Oncologists sue HHS over Medicare Part B sequester cuts
Oncologists sued HHS Thursday over the continued 2% cuts to Medicare Part B drug reimbursements packed in the budget sequester, claiming Congress never gave HHS authority to change the reimbursement formula.
In the lawsuit filed in federal district court in Washington, the Community Oncology Alliance argued the sequester accelerated independent cancer treatment centers' closures and consolidations, ultimately driving up the cost of care as patients head to hospitals rather than oncology practices for treatment. The trade group based its case on the claim that Congress never granted the executive branch explicit statutory authority to apply the cuts to Part B drugs.
HHS Secretary Alex Azar and Mick Mulvaney, director of the White House Office Management and Budget, are named in the suit. The oncologists asked the court for an injunction to stop the CMS from applying the 2% cut.
Hospitals and physicians alike have lobbied against the sequester since Congress authorized it through the Balanced Budget Act in 2011 as a fallback for failed budget negotiations. Over the past year, lawmakers wrangled over where to direct the sequester's savings before finally agreeing to the recent $1.3 trillion spending omnibus. A disagreement over where lawmakers should allocate the savings accrued through another extension contributed to the agreement's long delay. This latest extension will carry the sequester through 2027.
But while provider groups lobbied Congress long and hard to end the sequester, oncologists decided to sue after the Trump administration's drug pricing blueprint failed to address the issue.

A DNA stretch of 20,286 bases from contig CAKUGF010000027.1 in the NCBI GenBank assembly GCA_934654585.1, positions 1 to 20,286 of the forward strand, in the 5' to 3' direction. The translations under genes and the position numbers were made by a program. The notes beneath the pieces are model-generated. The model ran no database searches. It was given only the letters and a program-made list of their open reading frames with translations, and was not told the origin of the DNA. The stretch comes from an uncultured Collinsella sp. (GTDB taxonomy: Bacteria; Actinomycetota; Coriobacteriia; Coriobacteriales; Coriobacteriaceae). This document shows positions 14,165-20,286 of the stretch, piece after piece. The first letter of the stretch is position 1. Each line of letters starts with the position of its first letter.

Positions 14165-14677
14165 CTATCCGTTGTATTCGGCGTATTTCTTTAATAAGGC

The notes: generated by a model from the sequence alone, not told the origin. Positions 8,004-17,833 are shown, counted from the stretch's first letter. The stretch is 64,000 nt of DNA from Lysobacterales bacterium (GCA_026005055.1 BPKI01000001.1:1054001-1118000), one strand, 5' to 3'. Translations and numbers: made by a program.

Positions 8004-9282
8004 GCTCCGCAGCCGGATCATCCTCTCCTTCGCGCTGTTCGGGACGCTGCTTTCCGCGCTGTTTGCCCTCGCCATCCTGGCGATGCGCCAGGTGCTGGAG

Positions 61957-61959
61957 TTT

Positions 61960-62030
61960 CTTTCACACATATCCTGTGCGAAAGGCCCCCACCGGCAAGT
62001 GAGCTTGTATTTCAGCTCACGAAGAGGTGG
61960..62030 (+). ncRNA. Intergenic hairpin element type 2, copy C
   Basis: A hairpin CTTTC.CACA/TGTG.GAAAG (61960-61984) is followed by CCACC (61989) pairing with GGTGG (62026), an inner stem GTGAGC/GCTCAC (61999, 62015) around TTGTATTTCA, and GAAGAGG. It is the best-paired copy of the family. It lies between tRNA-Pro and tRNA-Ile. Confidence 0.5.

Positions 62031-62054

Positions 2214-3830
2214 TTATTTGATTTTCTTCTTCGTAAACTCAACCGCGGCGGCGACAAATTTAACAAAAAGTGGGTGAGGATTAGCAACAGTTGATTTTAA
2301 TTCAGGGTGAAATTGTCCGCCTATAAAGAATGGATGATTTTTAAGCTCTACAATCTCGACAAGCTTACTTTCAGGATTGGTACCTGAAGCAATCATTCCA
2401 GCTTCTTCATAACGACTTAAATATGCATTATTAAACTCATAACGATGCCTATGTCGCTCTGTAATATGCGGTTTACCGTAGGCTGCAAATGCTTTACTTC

Cancer treatment clinics feel financial pressure from the sequester because their drugs are so expensive. Ted Okon, who helms the Community Oncology Alliance, called the lawsuit the last resort "after numerous meetings, discussions and letters to HHS and OMB that went nowhere."
The lawsuit followed a report from the oncologists' trade group in April that blamed the sequester and the growth of the 340B drug discount program for the increased rate of closures and consolidation of community cancer clinics from 2013 to 2018.
In 2013, 124 House lawmakers including future HHS secretary and then-Rep. Tom Price (R-Ga.) and Mulvaney, who was then a sitting legislator, sent a letter to President Barack Obama's acting CMS administrator, Marilyn Tavenner, to push back against applying the sequester to Part B drug reimbursement.
Since 2013—when the sequester officially took effect—about 135 independent cancer clinics have closed. About 190 additional clinics have been acquired by hospitals.
Along with the sequester, the alliance's report blamed 340B expansion for creating a potential incentive for hospitals to buy up cancer clinics in order to secure the hefty discounts on cancer drugs.
On Wednesday, the Community Oncology Alliance's leadership sent a letter to Azar criticizing the Trump administration's drug pricing proposal for moving Medicare Part B drugs to Part D. The group claimed this will give pharmacy benefit managers negotiating authority for Part B drugs, and could lead to another separation of powers issue by changing reimbursement formulas without congressional action.
"It is an understatement to say that we are alarmed with conceptual proposals to 'move' Medicare Part B under Part D and to revive the Competitive Acquisition Program ('CAP')," the group wrote. "We say that because both involve increasing the power and prevalence of middlemen to 'negotiate' drug prices."
An edited version of this story can also be found in Modern Healthcare's June 4 print edition.
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